Harmful cyanobacterial bloom events occur when water conditions encourage the growth of algal species that can produce toxins. Recently, the diversity of algal species within blooms in the Sacramento-San Juan Delta has increased, as has the abundance of algae. Scientists don’t yet know what is causing the expanded blooms or how the increased diversity will impact the spread of toxins.
Researchers will collect samples of cyanobacteria and co-occurring bacteria from blooms in the central and south Delta to assemble their genomes using a new technique called genome-resolved metagenomics. This data will reveal which algae species — and which gene clusters specifically—are responsible for the production of toxins, among other biological functions.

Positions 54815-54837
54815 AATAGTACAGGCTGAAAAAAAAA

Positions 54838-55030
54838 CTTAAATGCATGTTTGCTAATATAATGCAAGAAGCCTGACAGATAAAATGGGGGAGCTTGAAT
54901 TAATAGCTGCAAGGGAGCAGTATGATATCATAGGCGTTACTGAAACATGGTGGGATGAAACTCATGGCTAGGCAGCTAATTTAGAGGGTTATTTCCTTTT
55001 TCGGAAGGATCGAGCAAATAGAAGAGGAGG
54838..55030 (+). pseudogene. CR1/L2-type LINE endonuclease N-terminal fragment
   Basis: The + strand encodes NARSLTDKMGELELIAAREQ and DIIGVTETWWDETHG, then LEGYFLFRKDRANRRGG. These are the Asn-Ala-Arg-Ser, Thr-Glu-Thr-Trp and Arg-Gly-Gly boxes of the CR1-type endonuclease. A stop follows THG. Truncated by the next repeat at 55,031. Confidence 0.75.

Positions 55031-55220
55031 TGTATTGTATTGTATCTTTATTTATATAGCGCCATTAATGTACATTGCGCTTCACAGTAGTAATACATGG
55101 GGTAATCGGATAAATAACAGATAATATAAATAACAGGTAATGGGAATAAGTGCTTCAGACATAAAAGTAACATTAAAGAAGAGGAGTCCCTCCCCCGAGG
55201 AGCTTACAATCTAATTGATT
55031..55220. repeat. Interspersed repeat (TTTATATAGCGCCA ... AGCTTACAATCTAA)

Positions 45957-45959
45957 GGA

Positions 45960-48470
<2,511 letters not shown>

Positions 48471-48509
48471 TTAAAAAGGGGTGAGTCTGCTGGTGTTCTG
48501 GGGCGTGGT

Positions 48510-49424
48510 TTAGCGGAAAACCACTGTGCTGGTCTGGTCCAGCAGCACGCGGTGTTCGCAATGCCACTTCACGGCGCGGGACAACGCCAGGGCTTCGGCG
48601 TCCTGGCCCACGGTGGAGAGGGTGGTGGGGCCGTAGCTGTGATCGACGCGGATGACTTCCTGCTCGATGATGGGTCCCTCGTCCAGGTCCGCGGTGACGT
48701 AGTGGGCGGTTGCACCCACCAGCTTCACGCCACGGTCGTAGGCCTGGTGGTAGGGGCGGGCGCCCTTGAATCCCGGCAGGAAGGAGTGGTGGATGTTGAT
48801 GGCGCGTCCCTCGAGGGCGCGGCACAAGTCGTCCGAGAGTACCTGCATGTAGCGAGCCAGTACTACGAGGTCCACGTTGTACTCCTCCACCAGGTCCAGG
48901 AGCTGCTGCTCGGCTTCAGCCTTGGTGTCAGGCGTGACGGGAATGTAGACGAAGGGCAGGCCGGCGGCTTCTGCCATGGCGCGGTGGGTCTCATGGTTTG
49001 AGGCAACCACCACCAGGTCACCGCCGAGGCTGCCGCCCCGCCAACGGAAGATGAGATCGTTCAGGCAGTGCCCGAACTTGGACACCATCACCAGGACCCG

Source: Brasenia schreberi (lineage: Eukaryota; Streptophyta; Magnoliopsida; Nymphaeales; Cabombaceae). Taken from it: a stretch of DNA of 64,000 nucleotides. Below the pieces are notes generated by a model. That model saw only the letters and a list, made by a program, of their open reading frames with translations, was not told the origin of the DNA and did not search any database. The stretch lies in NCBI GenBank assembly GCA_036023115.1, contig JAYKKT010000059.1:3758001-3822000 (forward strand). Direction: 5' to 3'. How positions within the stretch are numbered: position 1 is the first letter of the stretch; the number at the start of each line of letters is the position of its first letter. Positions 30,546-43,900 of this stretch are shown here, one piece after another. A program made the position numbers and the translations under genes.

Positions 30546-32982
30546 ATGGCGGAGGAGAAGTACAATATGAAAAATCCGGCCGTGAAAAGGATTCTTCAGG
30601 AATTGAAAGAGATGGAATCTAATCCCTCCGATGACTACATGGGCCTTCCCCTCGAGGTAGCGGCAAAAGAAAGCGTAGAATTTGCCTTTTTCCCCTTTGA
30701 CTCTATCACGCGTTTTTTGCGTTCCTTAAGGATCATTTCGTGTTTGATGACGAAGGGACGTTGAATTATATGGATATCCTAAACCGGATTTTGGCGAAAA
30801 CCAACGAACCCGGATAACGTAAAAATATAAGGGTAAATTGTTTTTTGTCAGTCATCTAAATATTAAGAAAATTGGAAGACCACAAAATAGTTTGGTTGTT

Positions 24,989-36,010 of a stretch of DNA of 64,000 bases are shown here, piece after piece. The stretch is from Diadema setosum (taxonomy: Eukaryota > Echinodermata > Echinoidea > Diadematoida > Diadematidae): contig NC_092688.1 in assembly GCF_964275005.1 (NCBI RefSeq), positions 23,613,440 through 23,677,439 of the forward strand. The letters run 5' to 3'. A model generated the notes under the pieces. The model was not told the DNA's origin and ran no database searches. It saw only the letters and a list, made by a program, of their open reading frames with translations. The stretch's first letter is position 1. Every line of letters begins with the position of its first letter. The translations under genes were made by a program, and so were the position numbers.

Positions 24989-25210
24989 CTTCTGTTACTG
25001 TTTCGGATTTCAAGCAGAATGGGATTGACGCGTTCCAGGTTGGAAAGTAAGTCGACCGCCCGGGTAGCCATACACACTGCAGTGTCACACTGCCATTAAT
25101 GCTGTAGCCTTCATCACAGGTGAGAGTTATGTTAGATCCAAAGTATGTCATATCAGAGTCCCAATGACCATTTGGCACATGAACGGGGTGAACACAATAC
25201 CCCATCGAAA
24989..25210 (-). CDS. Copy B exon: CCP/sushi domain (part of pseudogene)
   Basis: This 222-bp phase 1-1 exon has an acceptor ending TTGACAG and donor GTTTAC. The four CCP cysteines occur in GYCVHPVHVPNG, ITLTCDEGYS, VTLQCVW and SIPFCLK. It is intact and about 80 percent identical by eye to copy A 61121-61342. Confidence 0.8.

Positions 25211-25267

The analysis of which genes control toxin production — as well as nutrient uptake, salinity tolerance and other physiological processes — will directly address several high priority Delta Science Actions in the 2022-2026 Science Action Agenda that focus on toxic bloom events. Ultimately, the study will inform public health monitoring and allow the development of toxic algal bloom forecasts that take into account the increased diversity of cyanobacteria recently observed in the Delta’s blooms.